But the movement only gained force in the 1960s as individual cases became more widely known, particularly as a result of press coverage. One of the first such stories was the arrest and trial of Boris Kochubievsky, an engineer in Kiev who, following the Six Day War, decided to protest his situation and try to leave the Soviet Union. The JTA covered the shady circumstances of his detainment in the summer of 1969 and then the reaction it elicited in the West, both New York and London.

However, the event that truly transformed the movement from being the province of a handful of student and grassroots activists in the West and a few brave dissidents in the Soviet Union into a global cause was the Leningrad Hijacking. This was the story of a handful of Jews from Riga and Leningrad who had been refused exit visas – becoming some of the first refuseniks – and decided to protest their plight by hijacking a small, 12-seater plane and flying it out of the Soviet Union. The KGB was on to them from almost the beginning, but let them continue until June 15, 1970, when they were all arrested on the tarmac. That December, the Soviet Union organized a major show trial and in the end the two leaders of the plot were sentenced to death. The JTA covered the enormous world outcry, from the threats by Meir Kahane that he would kill “two Russians for every Jew” to the unprecedented gathering in Washington to urge President Richard Nixon to press the Soviets. After only a week and a half, the Soviet relented and commuted the death sentences.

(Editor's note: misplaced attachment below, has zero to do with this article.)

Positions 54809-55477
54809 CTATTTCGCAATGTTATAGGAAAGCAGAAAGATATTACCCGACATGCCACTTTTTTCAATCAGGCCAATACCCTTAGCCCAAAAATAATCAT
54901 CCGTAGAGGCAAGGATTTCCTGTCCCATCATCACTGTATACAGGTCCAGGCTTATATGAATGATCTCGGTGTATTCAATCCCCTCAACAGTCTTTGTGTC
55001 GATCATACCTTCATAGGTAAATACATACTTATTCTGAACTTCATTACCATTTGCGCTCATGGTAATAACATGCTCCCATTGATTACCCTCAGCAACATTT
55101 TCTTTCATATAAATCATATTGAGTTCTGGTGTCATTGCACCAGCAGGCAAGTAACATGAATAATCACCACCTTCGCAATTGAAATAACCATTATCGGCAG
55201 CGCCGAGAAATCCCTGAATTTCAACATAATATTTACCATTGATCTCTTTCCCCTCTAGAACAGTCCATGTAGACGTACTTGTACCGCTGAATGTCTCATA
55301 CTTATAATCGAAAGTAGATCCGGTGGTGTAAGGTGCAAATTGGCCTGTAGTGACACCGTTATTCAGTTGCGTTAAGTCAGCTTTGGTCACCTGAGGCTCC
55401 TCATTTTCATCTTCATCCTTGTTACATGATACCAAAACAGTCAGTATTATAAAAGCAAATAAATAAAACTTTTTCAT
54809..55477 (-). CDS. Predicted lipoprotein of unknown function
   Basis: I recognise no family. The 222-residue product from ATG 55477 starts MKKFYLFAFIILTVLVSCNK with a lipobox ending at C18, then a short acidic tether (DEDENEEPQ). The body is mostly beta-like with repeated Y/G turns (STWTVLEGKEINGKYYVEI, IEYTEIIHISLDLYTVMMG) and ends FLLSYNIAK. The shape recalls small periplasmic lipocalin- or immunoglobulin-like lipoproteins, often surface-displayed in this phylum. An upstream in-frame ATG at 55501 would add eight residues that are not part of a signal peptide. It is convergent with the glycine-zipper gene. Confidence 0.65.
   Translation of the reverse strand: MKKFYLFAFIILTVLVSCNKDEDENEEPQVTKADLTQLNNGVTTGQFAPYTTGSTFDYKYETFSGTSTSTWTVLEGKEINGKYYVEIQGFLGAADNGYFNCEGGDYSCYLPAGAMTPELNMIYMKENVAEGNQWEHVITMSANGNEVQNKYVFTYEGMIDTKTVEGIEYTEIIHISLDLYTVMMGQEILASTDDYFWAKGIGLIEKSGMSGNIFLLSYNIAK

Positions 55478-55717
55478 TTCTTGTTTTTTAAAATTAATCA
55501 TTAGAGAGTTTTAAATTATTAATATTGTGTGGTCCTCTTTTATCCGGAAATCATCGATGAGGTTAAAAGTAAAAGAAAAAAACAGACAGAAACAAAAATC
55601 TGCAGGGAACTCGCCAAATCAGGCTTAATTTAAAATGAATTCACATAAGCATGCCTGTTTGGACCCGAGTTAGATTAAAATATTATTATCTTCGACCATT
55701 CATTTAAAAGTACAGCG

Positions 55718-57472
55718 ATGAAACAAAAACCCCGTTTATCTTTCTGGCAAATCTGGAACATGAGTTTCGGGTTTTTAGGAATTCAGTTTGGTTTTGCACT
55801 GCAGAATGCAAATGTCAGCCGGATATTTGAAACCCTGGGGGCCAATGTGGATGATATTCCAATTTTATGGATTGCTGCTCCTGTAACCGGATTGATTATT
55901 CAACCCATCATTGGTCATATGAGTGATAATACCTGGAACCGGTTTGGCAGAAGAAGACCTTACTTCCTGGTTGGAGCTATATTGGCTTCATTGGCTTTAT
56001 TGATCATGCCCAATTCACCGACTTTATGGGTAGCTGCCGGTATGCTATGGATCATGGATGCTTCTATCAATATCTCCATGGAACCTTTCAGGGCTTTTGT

As the 1970s progressed, the Soviet Jewry movement grew and developed into an institution of American Jewish life. Two large, national organizations were founded devoted solely to the issue, the National Conference on Soviet Jewry  and theUnion of Councils. And American Jews mobilized around the Jackson-Vanik amendment, a piece of legislation that would make any trade relationship with the Soviet Union contingent on a freeing up of emigration. The community even had toconfront Secretary of State Henry Kissinger, who was opposed to making this moral issue part of American foreign policy.  Eventually at the beginning of 1975, after a two-and-a-half-year battle, it was signed into law.